30 comments :

  1. I'm sorry he continues to struggle. I think professional help is so wise. On the marathon recovery front, in my experience, I was SO much more sore after my first (I remember writhing in pain in bed that night and having to get up to take Tylenol) than any subsequent ones. The body truly does adapt. Ramping back up quickly is a double edged sword. You have the endurance of a marathon under your belt (I set a 3 minute half PR 6 days post marathon) but on the other hand your body is definitely still in recovery (I blew up my ITB stupidly ramping up too quickly after my first marathon). One really needs to listen to the body and take overall distance experience into consideration,

    ReplyDelete
    Replies
    1. It's been interesting following everyone's journeys on facebook. I guess I'm just old school--and think that maybe one marathon per year is plenty.

      Delete
  2. I'll be honest--it kind of drives me nuts when I see people pushing the envelope post marathon. It is sooo important to recover for real. You may feel like a million bucks post marathon, but it doesn't mean you are recovered. I think post marathon is the absolute most vulnerable time for any runner--gotta rest and I'm glad you are!

    ReplyDelete
    Replies
    1. Thank you! I feel the same way. I haven't run a lot of marathons but I've been a runner forever, and I am very aware of the benefits of recovery. It's been interesting to watch other peoples' journeys. Social media has made this a whole new phenomenon for me!

      Delete
  3. I have teenage sons and can certainly sympathize. Getting help is a very smart decision. Recovery is probably the most important aspect of running yet no one really wants to do it, including me. But I do make myself from time to time! You should enjoy your easy runs even if you feel you are slowing...you earned it...and you will be back to racing soon enough.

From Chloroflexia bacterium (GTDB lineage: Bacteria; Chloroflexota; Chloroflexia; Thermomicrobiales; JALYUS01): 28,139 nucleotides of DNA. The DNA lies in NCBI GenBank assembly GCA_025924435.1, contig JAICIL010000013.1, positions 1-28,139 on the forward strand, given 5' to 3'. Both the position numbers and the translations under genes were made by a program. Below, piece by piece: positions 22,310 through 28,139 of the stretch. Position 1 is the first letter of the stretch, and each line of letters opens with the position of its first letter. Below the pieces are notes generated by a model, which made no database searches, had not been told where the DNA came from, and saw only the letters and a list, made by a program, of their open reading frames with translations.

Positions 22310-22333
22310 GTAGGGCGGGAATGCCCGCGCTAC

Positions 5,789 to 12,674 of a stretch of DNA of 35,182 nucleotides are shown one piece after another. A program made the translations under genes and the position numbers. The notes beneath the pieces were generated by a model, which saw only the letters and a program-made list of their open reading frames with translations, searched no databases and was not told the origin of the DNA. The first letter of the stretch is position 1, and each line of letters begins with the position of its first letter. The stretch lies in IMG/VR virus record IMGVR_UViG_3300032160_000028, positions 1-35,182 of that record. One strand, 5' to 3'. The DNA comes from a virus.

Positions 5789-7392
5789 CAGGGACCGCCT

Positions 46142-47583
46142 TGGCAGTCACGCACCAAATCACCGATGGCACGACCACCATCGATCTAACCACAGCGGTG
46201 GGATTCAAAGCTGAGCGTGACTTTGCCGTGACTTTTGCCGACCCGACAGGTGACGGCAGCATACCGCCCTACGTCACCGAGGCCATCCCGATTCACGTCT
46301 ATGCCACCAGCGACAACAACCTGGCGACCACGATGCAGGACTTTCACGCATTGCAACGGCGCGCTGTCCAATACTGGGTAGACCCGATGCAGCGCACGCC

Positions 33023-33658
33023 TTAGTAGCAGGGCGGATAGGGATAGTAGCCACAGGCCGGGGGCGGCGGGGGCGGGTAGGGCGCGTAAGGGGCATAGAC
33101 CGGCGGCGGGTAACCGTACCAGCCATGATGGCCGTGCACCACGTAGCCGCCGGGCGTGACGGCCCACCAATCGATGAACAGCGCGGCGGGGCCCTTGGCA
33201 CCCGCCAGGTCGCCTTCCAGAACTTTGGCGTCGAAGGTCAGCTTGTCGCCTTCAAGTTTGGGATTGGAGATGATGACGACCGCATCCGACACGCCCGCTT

ReplyDelete
    Replies
    1. I agree, recovery is as important as training. I want to be fresh and fast for my March half that I've signed up for!

      Delete
  4. It's been a little over a week for me. I have to say I feel pretty good. The minimal soreness didn't come the day after but a few days later. And even then it wasn't bad. And unlike you, I attribute it more to my streaking. Yours was because of your training. I am still trying to take my runs easy as I know it's the only way to truly recover. I am only considering another race soon because hubby wants to do one. It will only be for fun and nothing more. Maybe a half. Then full.
    You shouldn't feel bad for making your training and marathon a priority. You have to know that his decisions are his and nothing you could have done would have changed that. With regard to the professional help I think it's a great idea. Speaking from experience though, it's hard to say how he'll respond. If he's resistant and feels backed into a corner his only way out may be for him to lie to the therapist which won't help him. Either way, you have to know that you're doing all you can to help him. Good luck and big hugs. You have my number :)❤️

    ReplyDelete
    Replies
    1. You are amazing and I'm glad to call you a friend. <3

      BTW, what full do you think you'll do next?

      Delete
  5. I'm so proud of you and your accomplishments, Wendy! You had a phenomenal race and you've had to deal with a lot along the way; I can only imagine what you are going through with your son, but from what you've said previously I know this can only provide you with some additional support to do what may be best for his future. I'm glad to hear that you are trying to recover appropriately; I think it's easy to want to keep going but, as you've said, it's important to take the time to let your body do what it needs to do to heal. Great post! I always appreciate your contributions and honesty; I'll be thinking about you!

    ReplyDelete
    Replies
    1. Thanks so much Tara! So many facets to recovery, aren't there? I can't wait to see how you do at your marathon!

      Delete
  6. You are setting a great example on how to properly recover. And for your son even though he doesn't seem to care. Bravo to you and your family for reaching out for help.

    ReplyDelete
    Replies
    1. Thanks Angela. It's almost as hard to recover properly as it is to train. I just want to run, I just need to run but I know I have to take it easy so I can hopefully avoid injury.

      Delete